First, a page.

Laverne Cox, star of the Netflix series Orange Is The New Black, and her friend were in Griffiths Park in Los Angeles when they were attacked by an assailant, in a shocking transphobic attack. 

Miss Cox and her friend, who has not been named, were on a socially distanced walk through the park on Saturday when they were approached by a man who was acting very aggressively. The man then asked for the time Cox reported in an Instagram video. At this time the man who approached asked “guy or girl?” to which her friend replied “fuck off.” This then led to the aggressive man starting to hit her friend whilst Miss Cox called 911 and the attacker fled. 

The friend of the actress is a cis-gendered man who read the situation of the man acting aggressively to mean Miss Cox was going to be the target of an attack. Miss Cox said that the assailant wanted her to respond. Her friend has other friends who are of the transgender community but this experience was a new one for him, sadly this is not the case for the talented trans actor. 

“This has happened to me before,” she said. “I’ve been trans my whole life. I’ve been harassed and bullied my whole life. None of this is new, but it’s still just kind of like, ‘Who cares?’ and then ‘Why do you need to be aggressive?’”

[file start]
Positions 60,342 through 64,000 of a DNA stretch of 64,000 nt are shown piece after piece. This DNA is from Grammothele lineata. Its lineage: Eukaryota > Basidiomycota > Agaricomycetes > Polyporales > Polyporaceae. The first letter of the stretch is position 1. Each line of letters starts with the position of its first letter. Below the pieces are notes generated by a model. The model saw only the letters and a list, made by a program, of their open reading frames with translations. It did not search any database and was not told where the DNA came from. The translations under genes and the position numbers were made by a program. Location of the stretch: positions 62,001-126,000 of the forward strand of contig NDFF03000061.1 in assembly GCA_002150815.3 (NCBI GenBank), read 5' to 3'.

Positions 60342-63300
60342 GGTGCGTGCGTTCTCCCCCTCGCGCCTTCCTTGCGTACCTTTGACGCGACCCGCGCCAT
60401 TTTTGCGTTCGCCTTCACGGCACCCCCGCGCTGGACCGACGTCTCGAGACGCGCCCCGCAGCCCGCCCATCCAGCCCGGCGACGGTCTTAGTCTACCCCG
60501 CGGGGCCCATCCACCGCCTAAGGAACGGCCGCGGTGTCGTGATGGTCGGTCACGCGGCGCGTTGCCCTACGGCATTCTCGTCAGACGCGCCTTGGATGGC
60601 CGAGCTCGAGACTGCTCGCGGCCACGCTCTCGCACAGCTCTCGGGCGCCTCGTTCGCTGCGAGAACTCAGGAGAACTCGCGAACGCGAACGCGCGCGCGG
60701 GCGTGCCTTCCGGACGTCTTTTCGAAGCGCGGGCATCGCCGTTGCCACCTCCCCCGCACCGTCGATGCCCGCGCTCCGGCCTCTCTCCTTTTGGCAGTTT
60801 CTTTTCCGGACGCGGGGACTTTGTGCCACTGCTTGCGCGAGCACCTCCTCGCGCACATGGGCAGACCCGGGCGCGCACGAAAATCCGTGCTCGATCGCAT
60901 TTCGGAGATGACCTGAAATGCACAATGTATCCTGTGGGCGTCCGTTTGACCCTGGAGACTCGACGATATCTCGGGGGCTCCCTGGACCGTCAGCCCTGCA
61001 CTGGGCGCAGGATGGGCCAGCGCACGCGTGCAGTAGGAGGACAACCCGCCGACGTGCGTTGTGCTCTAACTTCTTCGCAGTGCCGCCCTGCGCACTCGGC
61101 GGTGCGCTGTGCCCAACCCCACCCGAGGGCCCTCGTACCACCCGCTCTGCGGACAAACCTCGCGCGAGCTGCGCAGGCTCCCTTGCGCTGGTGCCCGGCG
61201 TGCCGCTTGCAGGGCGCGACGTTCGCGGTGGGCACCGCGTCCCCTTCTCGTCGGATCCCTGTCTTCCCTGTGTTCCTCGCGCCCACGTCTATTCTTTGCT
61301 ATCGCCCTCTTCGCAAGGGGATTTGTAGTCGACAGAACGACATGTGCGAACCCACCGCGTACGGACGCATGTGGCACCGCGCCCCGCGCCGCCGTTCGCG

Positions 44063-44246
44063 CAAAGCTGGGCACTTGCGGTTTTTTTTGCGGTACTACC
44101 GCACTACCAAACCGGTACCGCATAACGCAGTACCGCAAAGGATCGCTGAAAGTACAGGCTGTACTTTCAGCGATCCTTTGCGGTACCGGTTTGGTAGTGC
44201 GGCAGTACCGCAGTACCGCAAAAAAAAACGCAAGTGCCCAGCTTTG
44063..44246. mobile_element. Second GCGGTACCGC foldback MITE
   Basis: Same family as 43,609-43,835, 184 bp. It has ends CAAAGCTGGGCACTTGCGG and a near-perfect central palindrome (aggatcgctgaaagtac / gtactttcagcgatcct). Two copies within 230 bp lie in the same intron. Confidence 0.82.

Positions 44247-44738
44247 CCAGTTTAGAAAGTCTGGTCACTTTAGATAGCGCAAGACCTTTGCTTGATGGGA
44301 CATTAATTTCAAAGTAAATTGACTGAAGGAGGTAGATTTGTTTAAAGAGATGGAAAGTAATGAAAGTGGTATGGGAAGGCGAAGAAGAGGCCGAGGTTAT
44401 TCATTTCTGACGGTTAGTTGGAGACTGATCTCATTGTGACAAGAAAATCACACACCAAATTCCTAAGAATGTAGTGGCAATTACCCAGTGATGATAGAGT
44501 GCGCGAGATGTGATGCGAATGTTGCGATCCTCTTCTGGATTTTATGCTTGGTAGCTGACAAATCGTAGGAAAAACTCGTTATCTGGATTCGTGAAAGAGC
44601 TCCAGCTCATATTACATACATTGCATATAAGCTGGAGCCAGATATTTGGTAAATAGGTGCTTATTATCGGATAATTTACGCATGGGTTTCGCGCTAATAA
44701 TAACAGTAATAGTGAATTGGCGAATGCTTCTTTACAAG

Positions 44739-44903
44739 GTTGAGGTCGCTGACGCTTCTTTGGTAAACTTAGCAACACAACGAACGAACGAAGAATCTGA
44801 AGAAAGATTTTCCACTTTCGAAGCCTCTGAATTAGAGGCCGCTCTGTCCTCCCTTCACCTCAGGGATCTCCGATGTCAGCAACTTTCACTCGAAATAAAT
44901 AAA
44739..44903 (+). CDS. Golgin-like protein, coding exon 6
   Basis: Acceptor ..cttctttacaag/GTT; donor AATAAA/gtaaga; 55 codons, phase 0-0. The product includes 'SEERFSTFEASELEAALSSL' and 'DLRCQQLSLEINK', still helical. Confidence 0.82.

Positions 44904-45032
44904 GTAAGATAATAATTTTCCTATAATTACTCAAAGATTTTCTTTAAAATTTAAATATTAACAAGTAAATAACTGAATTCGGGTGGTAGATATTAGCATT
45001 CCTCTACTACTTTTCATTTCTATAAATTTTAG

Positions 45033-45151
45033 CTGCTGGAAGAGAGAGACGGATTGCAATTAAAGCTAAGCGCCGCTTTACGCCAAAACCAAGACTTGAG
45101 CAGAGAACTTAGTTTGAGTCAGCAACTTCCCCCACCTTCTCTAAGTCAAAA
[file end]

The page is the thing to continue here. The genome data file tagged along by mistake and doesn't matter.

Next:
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 Dressed in yoga pants, a hoodie and face mask, it was highly unlikely that she would have been recognisable, but that did not deter the attacker.

“It’s not safe in the world. And I don’t like to think about that a lot, but it is the truth. It’s the truth, and it is not safe if you’re a trans person. Obviously, I know this well. It’s just really sad,” said Cox, who became in 2015 the first openly transperson to win a Daytime Emmy Award (as executive producer for Laverne Cox Presents: The T Word) and the first transperson to be nominated for a Primetime Emmy Award in an acting category for her role as Sophia Burset in Orange Is The New Black

“It doesn’t matter who you are,” the Emmy-nominated actress pointed out. “You can be Laverne Cox, you know, or whatever that means. If you’re trans… you’re going to experience stuff like this.”

As an effect of the attack Cox was flooded with memories of other attacks, she said, and she also found herself asking what she could have done differently — but, she concluded, trans people should never fault themselves for being harassed.

“When these things happen, it’s not your fault,” she stressed. “It’s not your fault that people are not cool with you existing in the world. We have a right to walk in the park.”

If you feel distressed reading the story, you can reach out to support services.

For 24 hour crisis support and suicide prevention call Lifeline on 13 11 14

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